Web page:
Hicks said that Shadid knew two days in advance that the activists helping them into the country would have horses, to which Shadid was allergic. Shadid bought antihistamines from a pharmacy before going, Hicks said, and carried inhalers with him, not showing “any hesitation” to turn back before crossing the border.


Shadid collapsed on the way out of the country in what Hicks said had been an otherwise successful reporting trip for a pair of highly experienced crisis journalists.

But Ed Shadid’s public comments and his interview with the Los Angeles Times raise larger issues about the journalism industry’s responsibility toward its employees.

“Our soldiers — the things that some of these foreign correspondents are doing are often times on par with what soldiers are doing,” Ed Shadid said. “They’re running, it’s mountainous terrain, it’s in the cold — in Anthony’s case, if any doctor had listened to him, had evaluated his [physical condition], there’s no way they would have signed off on him walking all this way in the mountainous cold without the proper hiking gear.”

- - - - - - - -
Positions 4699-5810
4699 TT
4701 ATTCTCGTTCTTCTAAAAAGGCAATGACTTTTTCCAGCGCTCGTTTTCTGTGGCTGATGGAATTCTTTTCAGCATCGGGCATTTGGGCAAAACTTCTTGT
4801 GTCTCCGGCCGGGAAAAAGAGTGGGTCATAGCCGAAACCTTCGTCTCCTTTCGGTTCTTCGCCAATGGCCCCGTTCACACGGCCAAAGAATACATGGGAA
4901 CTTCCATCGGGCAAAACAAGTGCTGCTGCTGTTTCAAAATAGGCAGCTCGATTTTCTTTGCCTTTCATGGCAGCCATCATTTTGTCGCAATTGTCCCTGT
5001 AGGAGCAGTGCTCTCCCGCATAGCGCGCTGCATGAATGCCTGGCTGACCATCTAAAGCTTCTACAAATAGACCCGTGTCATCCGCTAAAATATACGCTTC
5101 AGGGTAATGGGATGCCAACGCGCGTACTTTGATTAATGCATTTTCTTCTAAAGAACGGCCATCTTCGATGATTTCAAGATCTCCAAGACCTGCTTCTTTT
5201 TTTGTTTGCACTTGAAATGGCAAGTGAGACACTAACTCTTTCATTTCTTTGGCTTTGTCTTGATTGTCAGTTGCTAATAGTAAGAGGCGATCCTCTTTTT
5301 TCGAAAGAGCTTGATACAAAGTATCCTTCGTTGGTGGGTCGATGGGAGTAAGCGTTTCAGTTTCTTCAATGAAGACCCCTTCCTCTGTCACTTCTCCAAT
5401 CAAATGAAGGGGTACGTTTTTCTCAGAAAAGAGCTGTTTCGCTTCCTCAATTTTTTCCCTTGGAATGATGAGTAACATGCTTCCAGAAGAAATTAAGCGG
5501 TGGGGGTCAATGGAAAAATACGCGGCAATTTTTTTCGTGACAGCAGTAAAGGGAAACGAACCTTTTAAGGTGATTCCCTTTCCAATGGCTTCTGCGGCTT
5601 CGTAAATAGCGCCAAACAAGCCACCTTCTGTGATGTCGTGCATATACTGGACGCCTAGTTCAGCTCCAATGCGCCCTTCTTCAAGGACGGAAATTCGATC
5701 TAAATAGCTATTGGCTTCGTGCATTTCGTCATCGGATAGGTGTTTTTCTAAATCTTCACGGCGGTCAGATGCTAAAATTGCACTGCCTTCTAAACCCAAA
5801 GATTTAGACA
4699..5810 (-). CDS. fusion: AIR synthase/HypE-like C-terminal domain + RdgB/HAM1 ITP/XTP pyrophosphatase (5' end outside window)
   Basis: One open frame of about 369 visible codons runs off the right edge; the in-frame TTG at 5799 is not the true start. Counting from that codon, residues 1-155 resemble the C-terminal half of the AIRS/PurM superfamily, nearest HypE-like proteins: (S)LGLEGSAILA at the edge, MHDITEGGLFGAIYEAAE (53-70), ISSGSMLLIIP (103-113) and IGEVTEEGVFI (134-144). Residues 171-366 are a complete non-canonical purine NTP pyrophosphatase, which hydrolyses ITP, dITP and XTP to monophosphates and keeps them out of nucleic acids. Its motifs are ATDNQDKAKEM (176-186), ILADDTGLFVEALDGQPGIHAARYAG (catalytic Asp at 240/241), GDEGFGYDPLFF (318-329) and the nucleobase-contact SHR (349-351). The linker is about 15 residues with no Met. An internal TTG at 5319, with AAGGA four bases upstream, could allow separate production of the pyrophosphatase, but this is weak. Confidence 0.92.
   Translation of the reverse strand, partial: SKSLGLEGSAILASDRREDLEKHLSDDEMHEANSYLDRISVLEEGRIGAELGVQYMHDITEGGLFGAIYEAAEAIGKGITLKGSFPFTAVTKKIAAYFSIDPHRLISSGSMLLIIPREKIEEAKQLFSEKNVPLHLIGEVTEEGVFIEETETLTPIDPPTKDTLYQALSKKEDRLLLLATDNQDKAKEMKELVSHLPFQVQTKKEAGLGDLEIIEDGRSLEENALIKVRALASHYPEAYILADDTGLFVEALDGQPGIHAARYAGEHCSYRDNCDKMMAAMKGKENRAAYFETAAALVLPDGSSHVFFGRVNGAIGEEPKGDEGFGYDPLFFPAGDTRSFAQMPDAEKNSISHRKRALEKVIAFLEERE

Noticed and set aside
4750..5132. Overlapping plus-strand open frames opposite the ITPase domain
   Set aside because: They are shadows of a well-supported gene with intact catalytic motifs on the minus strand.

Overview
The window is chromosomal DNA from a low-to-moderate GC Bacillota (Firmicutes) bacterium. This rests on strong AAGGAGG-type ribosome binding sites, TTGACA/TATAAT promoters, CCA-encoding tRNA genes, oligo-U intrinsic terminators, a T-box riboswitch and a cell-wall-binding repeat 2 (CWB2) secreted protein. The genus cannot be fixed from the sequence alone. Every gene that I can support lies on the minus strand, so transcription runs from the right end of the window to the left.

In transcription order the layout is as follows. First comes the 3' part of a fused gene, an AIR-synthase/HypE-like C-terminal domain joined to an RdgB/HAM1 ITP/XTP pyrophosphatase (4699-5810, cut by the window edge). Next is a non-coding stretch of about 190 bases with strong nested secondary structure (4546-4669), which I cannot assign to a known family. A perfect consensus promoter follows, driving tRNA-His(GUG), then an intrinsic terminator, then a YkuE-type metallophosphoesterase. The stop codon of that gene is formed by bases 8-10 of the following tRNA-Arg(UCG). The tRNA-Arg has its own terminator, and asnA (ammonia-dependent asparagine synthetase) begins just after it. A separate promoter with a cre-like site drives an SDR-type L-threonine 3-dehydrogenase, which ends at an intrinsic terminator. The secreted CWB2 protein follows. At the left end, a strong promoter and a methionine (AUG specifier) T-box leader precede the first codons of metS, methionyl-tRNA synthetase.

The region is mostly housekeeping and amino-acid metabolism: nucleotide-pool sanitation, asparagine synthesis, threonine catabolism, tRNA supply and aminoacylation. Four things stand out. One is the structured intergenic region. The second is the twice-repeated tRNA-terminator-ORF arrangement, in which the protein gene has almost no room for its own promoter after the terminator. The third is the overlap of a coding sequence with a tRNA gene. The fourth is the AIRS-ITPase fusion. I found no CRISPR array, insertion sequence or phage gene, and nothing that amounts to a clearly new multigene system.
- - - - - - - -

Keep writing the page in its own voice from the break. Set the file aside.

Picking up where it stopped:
Further, he said, Anthony Shadid returned to work three weeks after his kidnapping in Libya “without discussion of PTSD,” or post-traumatic stress disorder.


New York Times spokeswoman Eileen Murphy would not comment on Shadid’s case specifically.

“I can only answer in general terms as it’s not appropriate for us to disclose these kinds of details about private medical matters pertaining to specific individuals,” she told the Los Angeles Times. “The Times offers counseling services routinely and engages the services of a counselor on contract.”

Former New York Times executive editor Bill Keller wrote after Shadid’s death: “First, he understood the basic rule of reporting: Always go.... He went to places that were inaccessible and dangerous and miserable — not as a daredevil or adrenaline junkie, not recklessly, often reluctantly, always with the most meticulous and careful planning — but he knew you had to be there.”

Think of the message that sends, Ed Shadid said.


“You’ve got these young journalists who are seeing all this praise that’s being heaped on Anthony,” he told the Los Angeles Times. “They’re thinking that ‘if I’m gonna be the next Anthony Shadid, I gotta take all these risks.’ ”